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K–12 teaching and learning · from the UNC School of Education

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CareerStart lessons: Grade six
This collection of lessons aligns the sixth grade curriculum in math, science, English language arts, and social studies with potential career opportunities.
Page 3.7

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Related pages

  • International Space Station scenario: In this lesson for grade 6, students will learn about the International Space Station and will explore the many careers associated with it.
  • Sputnik and Explorer: On October 4, 1957, the Soviet Union launched the world's first intercontinental ballistic missile and inserted a beach ball-sized satellite into earth orbit. This article tells the story of the launch and of reactions in the United States.
  • The space race: An overview and timeline of the U.S. space program from the Soviet launch of Sputnik in 1957 through the 1969–72 moon landings. Includes links to NASA's websites about each mission.

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Learning outcomes

Students will understand the spin-off benefits generated by space exploration technology, particularly the spin-off benefits of the NASA program and its associated careers.

Teacher planning

Materials needed

  • Careers and Spin-Offs Resource Pages
  • NASA Spin-Offs” student handout — one for each student
  • Pencil
  • Occupational Outlook Handbook published by the U.S. Department of Labor — page numbers listed in the resource pages of this lesson refer to the 2004-2005 edition. (Note: If the Occupational Outlook Handbook is not available at your school media center or guidance office, please refer to the electronic version on the Bureau of Labor Statistics website. This website is also a great tool for readers who would struggle with a handbook of this size.)

Time required for lesson

Approximately 60 minutes
Homework time may be needed.

Advance preparation

  • Depending on the number of Occupational Outlook Handbooks at your school (or if you are making photocopies using resources found on their website) you will need to break students up into groups so students can share books or photocopies. Aim for groups of 4-5 students.
  • Make copies of “Careers and Spin-Offs Resource Pages.” Each student will need only 1 career and corresponding spin-off. Cut apart careers so they are ready to hand out to students.
  • Make copies of “NASA Spin-Offs” student handout — one for each student.

Procedure

  1. Brainstorm possible spin-offs generated by space exploration with students in each of the following categories: medical, materials, transportation, processes, and future research. Teacher may need to suggest a few to get students started.
  2. Give each student a career and corresponding spin-offs along with a NASA spin-off student page.
  3. Have students work in groups to complete the procedure. (35 minutes)
  4. Individual questions can be completed during class if time allows or assigned as homework. As a whole class, review group questions 1-3. [Group questions and individual questions also appear on the “NASA Spin-Offs” student handout.] (15 minutes)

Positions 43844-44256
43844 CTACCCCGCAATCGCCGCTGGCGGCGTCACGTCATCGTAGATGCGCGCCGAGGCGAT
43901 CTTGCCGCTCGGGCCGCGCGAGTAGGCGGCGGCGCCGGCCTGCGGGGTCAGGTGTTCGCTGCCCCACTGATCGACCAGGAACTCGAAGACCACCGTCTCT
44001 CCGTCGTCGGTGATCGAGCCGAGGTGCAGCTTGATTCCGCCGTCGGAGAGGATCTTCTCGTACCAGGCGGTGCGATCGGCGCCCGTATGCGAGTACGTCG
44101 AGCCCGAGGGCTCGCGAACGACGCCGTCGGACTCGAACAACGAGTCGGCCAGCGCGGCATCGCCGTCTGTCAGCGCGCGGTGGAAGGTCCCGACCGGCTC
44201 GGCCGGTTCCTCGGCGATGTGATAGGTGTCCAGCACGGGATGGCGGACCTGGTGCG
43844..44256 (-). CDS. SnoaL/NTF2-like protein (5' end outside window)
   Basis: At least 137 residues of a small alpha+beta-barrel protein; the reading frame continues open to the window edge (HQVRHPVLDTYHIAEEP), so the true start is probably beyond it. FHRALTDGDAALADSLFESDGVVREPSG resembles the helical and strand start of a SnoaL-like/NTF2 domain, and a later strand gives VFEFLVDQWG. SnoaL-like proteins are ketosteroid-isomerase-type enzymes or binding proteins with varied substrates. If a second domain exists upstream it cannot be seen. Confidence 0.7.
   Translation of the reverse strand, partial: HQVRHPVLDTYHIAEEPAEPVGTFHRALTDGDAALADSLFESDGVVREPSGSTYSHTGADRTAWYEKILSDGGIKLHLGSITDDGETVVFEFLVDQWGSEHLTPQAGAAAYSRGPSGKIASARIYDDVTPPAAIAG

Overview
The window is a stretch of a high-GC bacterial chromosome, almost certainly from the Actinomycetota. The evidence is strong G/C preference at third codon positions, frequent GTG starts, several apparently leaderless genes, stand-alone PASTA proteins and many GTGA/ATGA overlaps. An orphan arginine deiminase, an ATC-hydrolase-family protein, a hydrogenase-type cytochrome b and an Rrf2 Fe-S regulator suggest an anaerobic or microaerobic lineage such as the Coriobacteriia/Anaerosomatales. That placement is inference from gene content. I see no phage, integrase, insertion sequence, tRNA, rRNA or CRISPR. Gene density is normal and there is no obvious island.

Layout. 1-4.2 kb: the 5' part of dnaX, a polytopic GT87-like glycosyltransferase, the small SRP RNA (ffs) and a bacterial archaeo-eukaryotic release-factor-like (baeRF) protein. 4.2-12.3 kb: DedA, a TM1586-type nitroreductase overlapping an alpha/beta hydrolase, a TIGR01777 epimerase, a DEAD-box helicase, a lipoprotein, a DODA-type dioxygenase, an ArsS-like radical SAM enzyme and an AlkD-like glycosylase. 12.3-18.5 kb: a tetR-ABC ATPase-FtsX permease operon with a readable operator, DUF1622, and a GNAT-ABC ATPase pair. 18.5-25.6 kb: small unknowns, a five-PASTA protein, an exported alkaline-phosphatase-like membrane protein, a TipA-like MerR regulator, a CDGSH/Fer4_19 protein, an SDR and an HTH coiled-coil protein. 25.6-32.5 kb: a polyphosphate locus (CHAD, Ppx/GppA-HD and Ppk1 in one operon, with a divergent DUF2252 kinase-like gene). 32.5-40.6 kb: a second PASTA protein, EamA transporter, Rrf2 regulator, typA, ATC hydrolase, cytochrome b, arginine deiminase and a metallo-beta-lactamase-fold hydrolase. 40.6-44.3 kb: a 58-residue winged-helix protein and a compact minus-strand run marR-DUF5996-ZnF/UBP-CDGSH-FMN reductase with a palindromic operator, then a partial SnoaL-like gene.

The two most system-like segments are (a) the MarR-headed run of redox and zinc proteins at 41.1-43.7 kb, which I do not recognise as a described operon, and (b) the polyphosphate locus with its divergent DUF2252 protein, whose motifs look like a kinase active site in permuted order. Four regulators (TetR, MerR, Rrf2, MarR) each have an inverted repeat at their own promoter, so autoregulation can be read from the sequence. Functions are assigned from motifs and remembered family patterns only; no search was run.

Group questions

  1. What effect does your spin-off have on your career? Hint: Think about how different your career would be without this spin-off.
  2. You hear a neighbor say, “The government spends too much money on space exploration! We should be using this money to help people instead.” Do you agree or disagree? Explain your point of view.
  3. How do you think our lives would be different today if we had never had a space exploration program?

Individual questions

  1. Write an article for the school newspaper explaining what NASA spin-offs are and why they are important. Use your career worksheet to help you write two paragraphs or more describing how space exploration benefits everyone.
  2. A classmate of yours was absent when you learned about NASA spin-offs. She reads your article in the school paper and still does not understand. What else could you say to help your classmate understand? Hint: Think about what type of questions she may ask and where you could find the answers.

Websites

Optional resources for more information on the topics covered in this lesson

The Space Place: Inventions (Spinoffs) from Space
NASA’s Space Place webpage describes technologies and materials originally developed for the space program.
NASA Spinoff
NASA’s annual publication featuring successfully commercialized NASA technology.
To Space and Back! Coloring Book
NASA Spinoff’s coloring book for kids explains how technology transfer happens and includes related word games.
10 NASA Inventions You Might Use Every Day
Discovery’s list of 10 NASA spinoffs that have become part of everyday life.
The Universe Explorer: Inventions from Space
An article on NASA spinoffs in an online magazine for kids.

  • North Carolina Essential Standards
    • Guidance (2010)
      • Progressing

        • P.CR.2 Understand the relationship among career goals and interests, personal interests, aptitudes, and abilities. P.CR.2.1 Maintain a career-planning portfolio. P.CR.2.2 Use research and information resources to obtain career information.

North Carolina curriculum alignment

Science (2005)

Grade 6

  • Goal 5: The learner will build understanding of the Solar System.
    • Objective 5.04: Describe space explorations and the understandings gained from them including:
      • N.A.S.A.
      • Technologies used to explore space.
      • Historic timeline.
      • Apollo mission to the moon.
      • Space Shuttle.
      • International Space Station.
      • Future goals.
    • Objective 5.06: Analyze the spin-off benefits generated by space exploration technology including:
      • Medical.
      • Materials.
      • Transportation.
      • Processes.
      • Future research.